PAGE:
So what’s the take-away idea? Look at your website, your social media pages, and all your communication with customers. List 10 ways to simplify the language, the images and the overall message. Implement the best ideas.
The French writer XYZ wrote a guide detailing how to simplify all aspects of your life – from home interior design to the daily thoughts you entertain. The book became a global best seller. It appears that people in general are interested and maybe even anxious to simplify their lives and to achieve calm in their environment and in their mindset.
The problem is that people are bombarded – with stimulus, with work, with family commitments, with stuff, with thoughts, with ideas and with online information.
When you look at the plethora of books, articles and businesses engaged in the ‘simplification’ business – you realise that this is a BIG trend. People really do want to reduce the amount of clutter, stimulus and chaos in their lives. This trend extends to all aspects of life and all aspects of life include – business.
Take a half hour out this week to look at how your business communicates to customers. Does it follow the ‘art de la simplicite’ or ‘la complexe’?
Start with your website. Most websites, when first designed, are clean, decluttered, easy to navigate and objective driven. Then over the course of the first year, new products and services are added – in the form of headlines, boxes, microsites, advertisements, and images. By year two, the website is a complex web of competing initiatives and ideas and the simplicite so visible at launch is lost.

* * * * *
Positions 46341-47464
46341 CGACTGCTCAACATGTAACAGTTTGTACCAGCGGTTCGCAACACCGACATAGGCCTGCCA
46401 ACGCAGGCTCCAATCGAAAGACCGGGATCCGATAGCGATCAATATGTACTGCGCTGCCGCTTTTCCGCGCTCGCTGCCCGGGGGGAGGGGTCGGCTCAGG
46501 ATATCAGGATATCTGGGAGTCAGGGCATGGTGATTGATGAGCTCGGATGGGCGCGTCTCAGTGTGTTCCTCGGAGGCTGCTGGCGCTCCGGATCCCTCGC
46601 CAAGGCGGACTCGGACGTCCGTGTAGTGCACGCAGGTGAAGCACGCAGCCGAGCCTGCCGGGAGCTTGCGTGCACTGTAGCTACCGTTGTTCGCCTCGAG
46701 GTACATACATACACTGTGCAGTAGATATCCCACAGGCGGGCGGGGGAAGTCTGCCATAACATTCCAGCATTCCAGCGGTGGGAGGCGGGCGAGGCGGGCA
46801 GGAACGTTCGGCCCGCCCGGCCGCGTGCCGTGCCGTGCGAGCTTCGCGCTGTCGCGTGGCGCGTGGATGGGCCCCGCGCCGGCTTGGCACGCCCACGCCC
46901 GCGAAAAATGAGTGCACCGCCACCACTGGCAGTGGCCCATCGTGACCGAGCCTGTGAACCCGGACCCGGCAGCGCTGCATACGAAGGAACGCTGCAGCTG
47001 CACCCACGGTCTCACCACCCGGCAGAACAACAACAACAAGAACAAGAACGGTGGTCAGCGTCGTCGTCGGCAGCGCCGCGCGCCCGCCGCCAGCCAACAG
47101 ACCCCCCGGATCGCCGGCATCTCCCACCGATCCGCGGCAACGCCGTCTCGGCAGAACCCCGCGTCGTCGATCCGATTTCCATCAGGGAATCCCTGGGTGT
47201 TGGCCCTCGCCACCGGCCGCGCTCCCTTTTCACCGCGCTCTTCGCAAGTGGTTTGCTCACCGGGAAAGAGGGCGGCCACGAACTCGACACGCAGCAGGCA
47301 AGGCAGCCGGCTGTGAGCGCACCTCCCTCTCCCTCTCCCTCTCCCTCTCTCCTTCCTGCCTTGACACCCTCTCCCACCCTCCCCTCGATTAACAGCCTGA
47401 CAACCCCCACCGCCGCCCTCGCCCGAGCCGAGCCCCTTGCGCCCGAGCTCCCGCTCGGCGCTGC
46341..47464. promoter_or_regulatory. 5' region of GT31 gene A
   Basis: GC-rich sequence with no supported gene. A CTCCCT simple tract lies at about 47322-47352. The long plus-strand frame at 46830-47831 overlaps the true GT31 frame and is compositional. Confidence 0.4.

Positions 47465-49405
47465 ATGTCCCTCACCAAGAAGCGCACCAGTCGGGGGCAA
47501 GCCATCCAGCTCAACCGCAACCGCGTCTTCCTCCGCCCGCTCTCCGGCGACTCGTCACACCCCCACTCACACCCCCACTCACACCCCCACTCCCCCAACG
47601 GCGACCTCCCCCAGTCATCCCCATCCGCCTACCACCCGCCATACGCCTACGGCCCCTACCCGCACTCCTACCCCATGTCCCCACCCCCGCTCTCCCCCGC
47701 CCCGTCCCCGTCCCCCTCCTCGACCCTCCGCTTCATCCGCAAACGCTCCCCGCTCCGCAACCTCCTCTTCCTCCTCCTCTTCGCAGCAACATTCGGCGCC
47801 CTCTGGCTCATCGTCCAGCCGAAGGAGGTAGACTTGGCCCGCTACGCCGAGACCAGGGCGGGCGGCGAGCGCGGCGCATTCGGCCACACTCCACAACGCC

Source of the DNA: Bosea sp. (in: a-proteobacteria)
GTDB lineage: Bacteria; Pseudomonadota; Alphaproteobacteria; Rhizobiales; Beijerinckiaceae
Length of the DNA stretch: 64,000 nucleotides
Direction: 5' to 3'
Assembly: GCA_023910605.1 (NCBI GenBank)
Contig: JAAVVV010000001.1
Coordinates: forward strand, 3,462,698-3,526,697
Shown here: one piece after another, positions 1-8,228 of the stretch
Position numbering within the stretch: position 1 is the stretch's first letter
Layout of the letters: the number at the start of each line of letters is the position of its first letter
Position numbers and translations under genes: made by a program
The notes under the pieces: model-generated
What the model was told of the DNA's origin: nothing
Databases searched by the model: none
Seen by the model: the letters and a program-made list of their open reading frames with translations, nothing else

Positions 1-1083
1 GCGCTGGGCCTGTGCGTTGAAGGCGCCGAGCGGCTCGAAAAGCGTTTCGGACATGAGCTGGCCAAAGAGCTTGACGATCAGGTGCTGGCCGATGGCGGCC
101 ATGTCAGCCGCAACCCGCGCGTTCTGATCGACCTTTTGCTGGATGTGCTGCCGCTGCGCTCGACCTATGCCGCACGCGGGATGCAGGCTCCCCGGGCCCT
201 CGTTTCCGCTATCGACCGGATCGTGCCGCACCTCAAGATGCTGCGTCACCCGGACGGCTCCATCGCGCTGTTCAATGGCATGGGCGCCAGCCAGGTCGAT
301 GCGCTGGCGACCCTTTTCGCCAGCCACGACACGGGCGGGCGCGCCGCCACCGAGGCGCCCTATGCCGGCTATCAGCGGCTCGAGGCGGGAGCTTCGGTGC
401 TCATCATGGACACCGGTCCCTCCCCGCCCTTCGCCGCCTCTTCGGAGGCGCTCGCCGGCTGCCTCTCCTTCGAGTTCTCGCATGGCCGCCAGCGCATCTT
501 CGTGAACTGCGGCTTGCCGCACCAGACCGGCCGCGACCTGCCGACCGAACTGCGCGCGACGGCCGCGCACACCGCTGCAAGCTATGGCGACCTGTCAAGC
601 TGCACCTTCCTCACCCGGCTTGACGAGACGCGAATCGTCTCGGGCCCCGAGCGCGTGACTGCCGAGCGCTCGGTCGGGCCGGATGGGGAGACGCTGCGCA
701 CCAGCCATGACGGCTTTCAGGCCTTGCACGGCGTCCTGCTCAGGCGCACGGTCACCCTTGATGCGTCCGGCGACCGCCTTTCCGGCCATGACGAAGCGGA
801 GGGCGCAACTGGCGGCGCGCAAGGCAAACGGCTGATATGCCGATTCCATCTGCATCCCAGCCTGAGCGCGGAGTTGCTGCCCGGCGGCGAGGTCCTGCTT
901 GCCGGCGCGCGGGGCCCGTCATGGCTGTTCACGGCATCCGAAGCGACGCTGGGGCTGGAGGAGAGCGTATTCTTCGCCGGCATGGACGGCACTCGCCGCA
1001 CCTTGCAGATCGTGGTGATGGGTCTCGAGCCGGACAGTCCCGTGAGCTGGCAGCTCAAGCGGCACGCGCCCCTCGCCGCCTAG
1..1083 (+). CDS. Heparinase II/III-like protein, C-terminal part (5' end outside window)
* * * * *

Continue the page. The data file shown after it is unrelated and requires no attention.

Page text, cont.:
Award-winning businesses like ‘The Little Milk Company’ are excellent at presenting a beautiful and simple website. The design of their website was based on a number of key customer insights. The first task was to gain insights from producers, customers and distributors. The second to rank customer priorities, and to lay out the website with first priority at the top, second below and so on. The Little Milk Company knew had to outline their credentials first. The top banner of the website simply describes the company.
Secondly, people only buy cheese online, if they have already sampled them. The second priority was to provide a detailed list of stockists so that people could become familiar with the cheese, before buying.
The company used simple, striking and stunning visual imagery to illustrate their product.
So how do you make a website simple, beautiful and calm?
Prioritise. Set out the priorities for your website and social media pages, led by customer insights. Provide the most important information first, so browsers don’t have to trawl through to find what they want.
Only include relevant important information on your home page.
Keep the messages simple, clear and to the point.
Imagery. Your imagery should support your overall brand and harmonise with the rest of your marketing material and communications. Be careful of stock imagery that makes your website look hackneyed and aim to find images (stock or bespoke) that differentiate your business from others in your field. Aim for beauty, calm, and relevant imagery that conveys a strong statement about your business.
Language. Too much text can make your message difficult to disseminate. Again, use customer insights to identify the priority messages. Convey the most important messages clearly, succinctly and where possible with personality. When writing any marketing material, it is the story that matters most. People get bored with statistics, fed up with offers, deals, and advertisements. But a good story will always garner more attention.
Rich media. Joho.at describes the journey of a coffee bean with fantastic story-telling, video, sound, and imagery. Aim for beauty, calm and simplicity.
It is interesting to note that one of the most popular books for consumers world-wide is how to simplify, declutter and establish an oasis of calm in your life. This extends to how you do business. Customers who feel bombarded by stimulus respond to online marketing that is calm, beautiful and that prioritises their needs.